Beam does not attribute all the sales growth to the TV exposure, but the company believes it has reinvigorated popular perceptions of the product. “People are talking about it again, and it’s visible to young consumers,” Ms. Hudson said.

Other producers are noticing the expansion in the category, as well, and following suit: in the past 18 months, eight new Canadian whisky products have been launched in the national Canadian market, including Crown Royal Black and a clear whisky called White Owl. The new brands account for 41,900 more nine-litre cases of Canadian whisky in the market than were shipped a year ago.

They’re not alone: Fashion brands have been rushing to cash in on the renewal of ’60s cool that Mad Men has inspired, including a line of Estée Lauder makeup and a Banana Republic clothing collection.

While Canadian Club has not partnered directly with Mad Men, it has capitalized on its popularity in the Sterling Cooper offices. In 2007, the year the AMC hit debuted, the brand launched a print ad campaign titled Damn right your dad drank it,” using photos of dapper types in skinny ties wooing beautiful women and swilling the whisky.

“Brands get boring,” noted Robert Kozinets, chair of the marketing department at the Schulich School of Business at York University. “What marketing is always looking for is symbolic, emotional appeals, that hit you in the gut”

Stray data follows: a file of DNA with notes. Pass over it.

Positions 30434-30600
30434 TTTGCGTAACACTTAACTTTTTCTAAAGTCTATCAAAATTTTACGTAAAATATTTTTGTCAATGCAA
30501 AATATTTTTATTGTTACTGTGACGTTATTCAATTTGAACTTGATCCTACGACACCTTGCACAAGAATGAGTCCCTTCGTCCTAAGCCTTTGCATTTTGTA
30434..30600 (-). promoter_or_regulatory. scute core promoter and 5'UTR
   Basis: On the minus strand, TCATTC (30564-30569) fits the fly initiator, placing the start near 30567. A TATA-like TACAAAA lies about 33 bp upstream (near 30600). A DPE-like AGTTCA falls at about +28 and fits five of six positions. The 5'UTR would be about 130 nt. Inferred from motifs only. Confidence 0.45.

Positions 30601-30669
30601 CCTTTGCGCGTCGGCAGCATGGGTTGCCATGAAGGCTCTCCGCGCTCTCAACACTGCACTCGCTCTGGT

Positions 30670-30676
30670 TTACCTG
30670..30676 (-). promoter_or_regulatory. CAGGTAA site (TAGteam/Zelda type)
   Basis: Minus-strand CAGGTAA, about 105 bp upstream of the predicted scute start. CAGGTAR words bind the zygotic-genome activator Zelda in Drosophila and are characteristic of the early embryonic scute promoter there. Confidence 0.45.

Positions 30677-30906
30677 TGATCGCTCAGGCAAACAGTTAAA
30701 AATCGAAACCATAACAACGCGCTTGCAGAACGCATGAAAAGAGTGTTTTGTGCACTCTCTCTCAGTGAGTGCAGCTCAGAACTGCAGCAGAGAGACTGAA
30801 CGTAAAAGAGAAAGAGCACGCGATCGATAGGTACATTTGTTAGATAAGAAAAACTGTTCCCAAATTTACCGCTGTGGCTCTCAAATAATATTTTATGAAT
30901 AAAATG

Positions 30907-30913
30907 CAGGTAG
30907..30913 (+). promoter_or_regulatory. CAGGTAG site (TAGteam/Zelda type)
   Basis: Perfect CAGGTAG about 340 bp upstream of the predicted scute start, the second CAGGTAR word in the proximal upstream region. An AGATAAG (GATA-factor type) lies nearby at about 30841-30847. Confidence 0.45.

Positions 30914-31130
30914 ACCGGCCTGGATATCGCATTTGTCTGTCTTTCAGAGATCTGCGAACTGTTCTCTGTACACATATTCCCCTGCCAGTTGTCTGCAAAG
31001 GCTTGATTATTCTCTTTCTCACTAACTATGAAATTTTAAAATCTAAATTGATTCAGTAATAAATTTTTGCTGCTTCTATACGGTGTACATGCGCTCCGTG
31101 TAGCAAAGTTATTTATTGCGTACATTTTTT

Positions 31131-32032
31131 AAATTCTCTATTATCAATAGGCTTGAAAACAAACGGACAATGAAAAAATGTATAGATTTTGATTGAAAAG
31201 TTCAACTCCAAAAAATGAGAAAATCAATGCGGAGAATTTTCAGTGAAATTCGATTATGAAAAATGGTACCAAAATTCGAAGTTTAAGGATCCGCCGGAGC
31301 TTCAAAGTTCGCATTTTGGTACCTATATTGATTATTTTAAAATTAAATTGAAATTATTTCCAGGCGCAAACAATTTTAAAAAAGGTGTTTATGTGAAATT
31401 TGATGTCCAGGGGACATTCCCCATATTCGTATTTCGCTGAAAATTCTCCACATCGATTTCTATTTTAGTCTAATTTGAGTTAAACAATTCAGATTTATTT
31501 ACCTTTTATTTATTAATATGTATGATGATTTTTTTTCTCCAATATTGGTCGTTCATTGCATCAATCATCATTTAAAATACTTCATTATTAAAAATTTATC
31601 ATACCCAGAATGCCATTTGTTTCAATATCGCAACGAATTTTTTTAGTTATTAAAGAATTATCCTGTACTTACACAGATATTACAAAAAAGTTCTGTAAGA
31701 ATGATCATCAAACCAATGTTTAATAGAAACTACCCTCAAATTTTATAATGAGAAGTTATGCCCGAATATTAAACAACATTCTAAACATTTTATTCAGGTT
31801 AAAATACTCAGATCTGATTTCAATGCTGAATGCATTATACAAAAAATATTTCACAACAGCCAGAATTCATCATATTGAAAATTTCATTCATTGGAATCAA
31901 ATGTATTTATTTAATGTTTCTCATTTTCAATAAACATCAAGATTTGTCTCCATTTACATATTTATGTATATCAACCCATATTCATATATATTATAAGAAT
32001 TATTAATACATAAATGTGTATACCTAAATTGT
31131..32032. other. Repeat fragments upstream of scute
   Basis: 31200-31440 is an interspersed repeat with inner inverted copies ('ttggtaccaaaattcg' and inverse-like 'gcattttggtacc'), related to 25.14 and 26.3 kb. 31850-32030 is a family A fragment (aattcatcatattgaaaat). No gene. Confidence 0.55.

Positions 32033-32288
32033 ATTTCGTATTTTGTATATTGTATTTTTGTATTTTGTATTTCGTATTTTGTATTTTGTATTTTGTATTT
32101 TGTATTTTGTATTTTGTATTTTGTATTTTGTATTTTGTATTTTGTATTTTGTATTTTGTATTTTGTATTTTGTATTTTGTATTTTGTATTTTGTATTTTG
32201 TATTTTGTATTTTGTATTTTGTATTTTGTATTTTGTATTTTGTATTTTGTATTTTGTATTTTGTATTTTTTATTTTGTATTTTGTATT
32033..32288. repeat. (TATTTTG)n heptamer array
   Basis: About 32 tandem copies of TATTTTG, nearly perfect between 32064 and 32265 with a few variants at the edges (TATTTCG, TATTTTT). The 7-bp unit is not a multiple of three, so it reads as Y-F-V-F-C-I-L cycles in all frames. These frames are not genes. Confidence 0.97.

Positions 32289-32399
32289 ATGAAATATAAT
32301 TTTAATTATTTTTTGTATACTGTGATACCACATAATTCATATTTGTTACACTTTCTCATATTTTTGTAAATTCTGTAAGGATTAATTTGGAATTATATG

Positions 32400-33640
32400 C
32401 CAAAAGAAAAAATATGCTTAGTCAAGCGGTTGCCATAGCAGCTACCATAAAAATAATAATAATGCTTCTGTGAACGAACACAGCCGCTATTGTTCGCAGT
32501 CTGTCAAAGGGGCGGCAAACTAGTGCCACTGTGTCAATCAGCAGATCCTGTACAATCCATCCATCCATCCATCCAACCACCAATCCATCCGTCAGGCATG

The 1920s, given life in the popular Boardwalk Empire, is another era that offers a nostalgic, emotional connection to consumers. To celebrate the show’s second season, Beam partnered with HBO in the U.S. on a dual marketing push for the return of the series – and for Canadian Club, the liquor at the heart of its gangsters’ machinations.

Beam’s Canadian subsidiary offered a similar promotion, sponsoring a speakeasy-themed event in Toronto that drew 250 guests, many in period costumes, to celebrate the season premiere and sample old-fashioned cocktails. Canadian Club also hosted two Prohibition-themed premiere screenings in Vancouver.

Looser tie-ins popped up in restaurants and bars across Canada, which held their own speakeasy events. Many tapped into promotional materials, such as cards on tables provided by Canadian Club and listing old-fashioned drink recipes. “We had Nucky drinks,” Ms. Hudson said, referring to the name of Boardwalk’s main character, played by Steve Buscemi.

The rise of mixology in bars has seen a resurgence in retro mixed drinks such as the Manhattan and the Old Fashioned. “It’s rebranding the ‘cool’ on to these drinks … and reinforces the fact that this brand is a legacy brand. It had meaning then, and it should have meaning now,” Prof. Kozinets said.

This pop-culture exposure is crucial for two demographics Canadian Club is trying to reach: younger drinkers, and women. For years, whisky was seen as a tired product more suited to older men, but the popularity of the TV shows means the very age of the drink is what makes it hip.

“People are looking for authenticity, not just in whisky, but in products overall,” Ms. Hudson said. “These historical periods – we were the brand that was there.”